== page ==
American Protestantism is now divided into conservative and liberal movements. Unique among major denominations, the SBC has come under conservative leadership as grass-roots Southern Baptists demanded doctrinal accountability and championed biblical inerrancy.

Carter, on the other hand, is an advocate for more liberalized positions on the Bible, the Gospel and crucial moral issues. In recent years he has stated that he doubts the validity of some of the miracles recorded in Scripture. "But I now believe that, even if some of the more dramatic miracles recounted in the Gospels could be untrue, my faith in (Christ) would still be equally precious and unshaken." He has also denied that faith in Christ is necessary for salvation. "I cannot imagine innocent persons being deprived of God's eternal blessing because they don't have a chance to accept Christ." Carter has been unclear concerning other religions as avenues to salvation. In a startling affront to the SBC, Carter criticized witnessing to Mormons --- but seemed not to know that Mormons do not accept the Christian gospel.

The issue of women as pastors also drew Carter's ire. The SBC has stated its conviction that the office of pastor is limited by Scripture to men. This is the position shared by the vast majority of Christians throughout the world. Carter, whose pastor is a man, is outraged by this restriction and blames the "fallible human beings" who were the human authors of Scripture for this restriction.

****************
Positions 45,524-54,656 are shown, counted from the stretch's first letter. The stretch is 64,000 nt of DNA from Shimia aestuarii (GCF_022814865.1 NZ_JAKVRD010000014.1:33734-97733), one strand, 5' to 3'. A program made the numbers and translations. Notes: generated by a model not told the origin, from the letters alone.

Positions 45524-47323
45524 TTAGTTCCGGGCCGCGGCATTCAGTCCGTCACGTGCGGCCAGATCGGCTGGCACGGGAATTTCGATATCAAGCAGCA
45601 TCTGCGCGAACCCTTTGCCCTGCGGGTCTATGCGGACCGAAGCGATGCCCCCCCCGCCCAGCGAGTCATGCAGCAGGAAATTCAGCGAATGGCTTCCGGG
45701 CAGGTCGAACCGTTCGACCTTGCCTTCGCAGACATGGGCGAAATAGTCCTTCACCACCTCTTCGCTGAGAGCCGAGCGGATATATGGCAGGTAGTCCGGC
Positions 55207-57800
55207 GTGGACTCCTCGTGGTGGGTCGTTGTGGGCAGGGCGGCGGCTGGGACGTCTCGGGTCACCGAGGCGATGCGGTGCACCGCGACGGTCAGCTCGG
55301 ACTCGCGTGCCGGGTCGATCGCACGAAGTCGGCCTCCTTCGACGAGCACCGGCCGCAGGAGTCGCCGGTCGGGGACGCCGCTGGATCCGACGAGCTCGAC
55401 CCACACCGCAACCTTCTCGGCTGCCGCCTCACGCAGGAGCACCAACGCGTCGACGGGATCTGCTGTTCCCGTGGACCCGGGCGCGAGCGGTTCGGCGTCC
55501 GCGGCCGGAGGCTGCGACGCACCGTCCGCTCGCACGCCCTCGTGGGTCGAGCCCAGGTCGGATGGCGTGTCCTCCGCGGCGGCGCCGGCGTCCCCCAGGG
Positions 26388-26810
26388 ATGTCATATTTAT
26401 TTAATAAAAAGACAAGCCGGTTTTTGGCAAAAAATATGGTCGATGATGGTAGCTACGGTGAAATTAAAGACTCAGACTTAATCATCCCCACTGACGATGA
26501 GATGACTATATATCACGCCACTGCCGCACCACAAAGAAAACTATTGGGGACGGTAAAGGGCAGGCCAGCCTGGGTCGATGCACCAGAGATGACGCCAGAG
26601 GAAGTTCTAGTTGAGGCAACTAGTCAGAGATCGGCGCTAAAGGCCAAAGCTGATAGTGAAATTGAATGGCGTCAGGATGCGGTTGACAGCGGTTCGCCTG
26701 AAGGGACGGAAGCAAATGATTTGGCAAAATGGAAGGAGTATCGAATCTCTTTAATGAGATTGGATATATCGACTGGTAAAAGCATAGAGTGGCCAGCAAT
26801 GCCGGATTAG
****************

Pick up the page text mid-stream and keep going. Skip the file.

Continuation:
The chasm between Carter and the Southern Baptist mainstream is most clear on moral issues. As president, Carter made abortion rights a priority and organized the infamous 1979 White House Conference on Families --- now recognized as a watershed event. Evangelical outrage prompted by the conference contributed to Carter's election defeat in 1980.

In his post-presidential years, Carter has supported the cause of homosexual rights and raised money for gay-rights groups. All this is in direct conflict with the beliefs of Southern Baptists, who refuse to compromise clear biblical teachings on these controversial issues.

The sad reality is that Carter has been estranged from the Southern Baptist Convention for decades. He shifted his identification to another denominational fellowship years ago.

His much-trumpeted denunciation of the SBC is a post-presidential publicity stunt, apparently timed for maximum assistance to the Baptist General Convention of Texas in its break with the SBC Cooperative Program. In the end, it says far more about Carter than about the Southern Baptist Convention.

Dr. Mohler is president of the Southern Baptist Theological Seminary in Louisville, KY.